AIB and BoI in EU Stress Test

AIB and Bank of Ireland have been included as two of the 91 banks chosen for the stress test being conducted by the Committee of European Banking Supervisors. They don’t do too well in JP Morgan’s version of the test, reported here. Results will be released on 23 July.

10 replies on “AIB and BoI in EU Stress Test”

The stress tests are supposed to be a clear the air exercise for banks that are in better shape than our 2 lovely institutions. There does not appear to be any test or blessing that can clear the cloud hanging over the 2 of them.

You would have thought that a stress test would not be just one set of ‘what if?’ conditions/parameters – which from my reading, this test is.

Surely you would look at it along the lines of best to likely to worst case scenarios? Then you would know just how bad it has to get before more banks start toppling over and could prepare for that eventuality i.e. you manage the situation to prevent it from reaching the point where it becomes ‘that bad’ because you know precisely what ‘that bad’ looks like. These guys should be thinking the unthinkable and getting their risk management hats on.

This just looks like a PR exercise to me. Yes, a couple of banks like AIB and some other PIIGS banks etc. will be ‘found wanting’ but we already know that they are basket cases. Hogwash or whitewash? No doubt when a disaster does come along they will tell us it was ‘unforseeable.’

Lots of PR activity coming out of TPTB in the Eurozone this week about the stability of the Euro, Eurozone survival and how we won’t be going into a double-dip recession. ‘Believe nothing until it has been officially denied’, as someone once said. They must be really worried about something to be wheeling all the big guns out like this. I wonder when Spain is going to ask for help? My sister just got back from 2-3 years out there (lost her job and had to return) and tells me it’s all getting pretty awful for the average Jose.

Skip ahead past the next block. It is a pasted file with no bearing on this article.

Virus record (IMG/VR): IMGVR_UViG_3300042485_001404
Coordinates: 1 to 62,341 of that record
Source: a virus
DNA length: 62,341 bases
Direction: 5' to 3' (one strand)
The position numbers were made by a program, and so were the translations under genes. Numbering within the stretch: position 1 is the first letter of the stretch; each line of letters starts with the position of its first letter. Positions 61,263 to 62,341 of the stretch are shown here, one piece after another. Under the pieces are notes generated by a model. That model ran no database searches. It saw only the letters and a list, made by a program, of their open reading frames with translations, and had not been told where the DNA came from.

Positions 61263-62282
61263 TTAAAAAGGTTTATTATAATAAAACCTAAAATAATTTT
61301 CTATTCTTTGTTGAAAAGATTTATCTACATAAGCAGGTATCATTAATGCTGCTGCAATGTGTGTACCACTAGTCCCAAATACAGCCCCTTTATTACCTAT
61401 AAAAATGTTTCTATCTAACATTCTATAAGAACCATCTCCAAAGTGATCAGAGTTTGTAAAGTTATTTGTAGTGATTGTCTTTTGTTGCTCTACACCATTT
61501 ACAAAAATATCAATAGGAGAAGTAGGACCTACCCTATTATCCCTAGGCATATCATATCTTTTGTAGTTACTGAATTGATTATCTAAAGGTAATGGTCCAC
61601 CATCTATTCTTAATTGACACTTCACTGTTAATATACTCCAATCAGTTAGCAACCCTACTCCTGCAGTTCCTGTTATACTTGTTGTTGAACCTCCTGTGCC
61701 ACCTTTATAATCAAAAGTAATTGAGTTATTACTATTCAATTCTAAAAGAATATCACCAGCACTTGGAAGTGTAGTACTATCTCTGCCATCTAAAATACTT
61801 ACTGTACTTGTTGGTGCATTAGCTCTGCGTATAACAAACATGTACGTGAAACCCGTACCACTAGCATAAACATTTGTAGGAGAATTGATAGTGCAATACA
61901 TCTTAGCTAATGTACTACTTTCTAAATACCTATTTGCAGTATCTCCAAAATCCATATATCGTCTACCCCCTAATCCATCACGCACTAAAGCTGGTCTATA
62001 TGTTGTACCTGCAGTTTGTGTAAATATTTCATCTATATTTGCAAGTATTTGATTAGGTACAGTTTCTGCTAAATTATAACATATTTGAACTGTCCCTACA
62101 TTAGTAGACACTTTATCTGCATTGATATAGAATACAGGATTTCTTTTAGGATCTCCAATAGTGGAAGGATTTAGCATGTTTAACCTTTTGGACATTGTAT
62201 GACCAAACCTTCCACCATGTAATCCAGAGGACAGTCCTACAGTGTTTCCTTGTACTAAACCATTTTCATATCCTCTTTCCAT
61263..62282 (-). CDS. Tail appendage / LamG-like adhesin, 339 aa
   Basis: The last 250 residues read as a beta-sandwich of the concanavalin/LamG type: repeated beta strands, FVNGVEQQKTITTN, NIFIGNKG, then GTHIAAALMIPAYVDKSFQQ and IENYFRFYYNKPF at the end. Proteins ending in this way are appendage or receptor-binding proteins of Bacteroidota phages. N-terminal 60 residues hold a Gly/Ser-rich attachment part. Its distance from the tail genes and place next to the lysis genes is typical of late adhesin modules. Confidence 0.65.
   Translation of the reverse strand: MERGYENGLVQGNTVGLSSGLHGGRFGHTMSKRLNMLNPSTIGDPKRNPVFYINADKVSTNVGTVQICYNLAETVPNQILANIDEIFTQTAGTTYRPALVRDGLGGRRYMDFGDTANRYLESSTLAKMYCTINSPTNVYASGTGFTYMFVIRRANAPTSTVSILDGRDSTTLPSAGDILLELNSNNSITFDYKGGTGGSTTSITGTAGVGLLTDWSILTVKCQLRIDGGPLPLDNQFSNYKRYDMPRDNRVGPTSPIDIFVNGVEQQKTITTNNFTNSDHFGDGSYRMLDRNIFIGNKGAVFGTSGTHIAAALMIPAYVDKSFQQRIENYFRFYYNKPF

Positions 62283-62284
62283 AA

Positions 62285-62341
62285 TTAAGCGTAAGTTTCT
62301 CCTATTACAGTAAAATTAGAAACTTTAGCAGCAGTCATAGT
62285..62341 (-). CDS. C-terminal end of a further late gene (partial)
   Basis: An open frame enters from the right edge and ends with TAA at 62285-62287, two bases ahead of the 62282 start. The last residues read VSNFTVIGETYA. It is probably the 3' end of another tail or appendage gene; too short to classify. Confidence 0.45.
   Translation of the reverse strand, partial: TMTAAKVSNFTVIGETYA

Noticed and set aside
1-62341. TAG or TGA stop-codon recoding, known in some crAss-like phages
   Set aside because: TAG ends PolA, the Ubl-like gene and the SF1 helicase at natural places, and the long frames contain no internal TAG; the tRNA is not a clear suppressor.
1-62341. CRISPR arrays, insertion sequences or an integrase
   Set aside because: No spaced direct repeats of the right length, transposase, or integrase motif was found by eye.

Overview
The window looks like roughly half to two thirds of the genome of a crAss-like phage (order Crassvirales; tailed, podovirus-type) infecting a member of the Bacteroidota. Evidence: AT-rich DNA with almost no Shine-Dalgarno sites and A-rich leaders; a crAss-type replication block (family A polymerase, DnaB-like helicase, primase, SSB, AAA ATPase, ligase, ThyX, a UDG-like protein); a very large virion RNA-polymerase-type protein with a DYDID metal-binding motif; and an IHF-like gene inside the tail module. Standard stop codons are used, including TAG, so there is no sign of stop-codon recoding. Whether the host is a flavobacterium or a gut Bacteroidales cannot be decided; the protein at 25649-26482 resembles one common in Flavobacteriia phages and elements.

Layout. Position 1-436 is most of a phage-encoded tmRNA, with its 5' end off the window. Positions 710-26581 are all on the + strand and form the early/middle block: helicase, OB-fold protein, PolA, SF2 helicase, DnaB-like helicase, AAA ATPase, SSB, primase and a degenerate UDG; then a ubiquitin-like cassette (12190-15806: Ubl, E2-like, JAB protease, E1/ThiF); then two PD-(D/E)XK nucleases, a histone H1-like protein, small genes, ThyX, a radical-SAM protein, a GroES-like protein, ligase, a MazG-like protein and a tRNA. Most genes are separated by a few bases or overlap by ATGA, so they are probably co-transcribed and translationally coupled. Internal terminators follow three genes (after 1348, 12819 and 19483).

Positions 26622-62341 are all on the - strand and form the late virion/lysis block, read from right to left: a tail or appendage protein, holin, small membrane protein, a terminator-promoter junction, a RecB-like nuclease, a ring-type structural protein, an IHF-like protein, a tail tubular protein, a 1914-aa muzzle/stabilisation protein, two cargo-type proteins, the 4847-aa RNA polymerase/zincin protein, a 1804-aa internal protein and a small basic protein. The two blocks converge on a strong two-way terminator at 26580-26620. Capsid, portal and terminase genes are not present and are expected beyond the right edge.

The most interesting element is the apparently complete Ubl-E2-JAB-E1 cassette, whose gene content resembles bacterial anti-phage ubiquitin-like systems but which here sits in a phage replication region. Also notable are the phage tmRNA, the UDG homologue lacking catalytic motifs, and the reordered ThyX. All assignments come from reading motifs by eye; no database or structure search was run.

I used to think ‘double-dip’ was a sherbert confectionary.

Must dash – going to be kayaking for the RNLI this weekend and someone tells me my least favourite rugby pundit Mr Hook is going to be there. Oh sorry Mr Hook. Did I splash you? Nice suit.

Oh well, I suppose at least BoI will come out of this stress test as being good at taking the odd punt (sorry, I mean ‘investment management’) now that Pat Kennedy, the Paddy Power CEO, has been appointed to the board. As he likes to say: “The punter-friendly bookmaker.”

Does the JP Morgan analysis reflect the capital that Bank of Ireland and AIB have promised to take on later this year? In other words, will the tests suggest that the capital targets set by the Regulator are inadequate?

The JPM report suggests non-performing loans at our banks are similar to Germany, France, etc. Amazing – despite the large crash in real estate and GDP, our banks were saavy enough to keep their NPLs near Germans’.
Shows how impossible the task is for these analysts -only when NAMA was created did we see the banks mark down those loans that we now learn are mostly not even serviced. So how can these stress tests have meaning if NPLs reporting is left to the same banks and regulators that have not reported problems in the past? The real problem is liquidity in any case – the banks have around 75bn euros of bonds and loans falling due by the end of the guarantee period – December now. Someone needs to refinance those, and many bonds fall due in September (all stacked up ahead of the end of the original guarantee plan). The market won’t refinance all this for the banks, so it must be the ECB, or, the EU/IMF? Perhaps the stress test is one more fig leaf to justify the ECB kicking the can (bank defaults on senior creditors) down the road by bailing out the banks yet again. If not, we are heading straight to the IMF around September.

It now appears the the required capital hurdle rate to pass the Stress Test is a Tier 1 of 6%. So BOI would pass given that it has raised capital. AIB would also probably pass assuming it disposes of M&T and Poland and raises urther capital.

Is it not 6% after the “worst-case scenario” though?

CB test only requires 4% after.

yes 6% Tier 1 after the stress scenario.

The CB hurdle at 4% refers to core or equity tier 1. In the case of BOI at the stress test level it will probably have a greater than 4% core and a 6% Tier 1 ratio.

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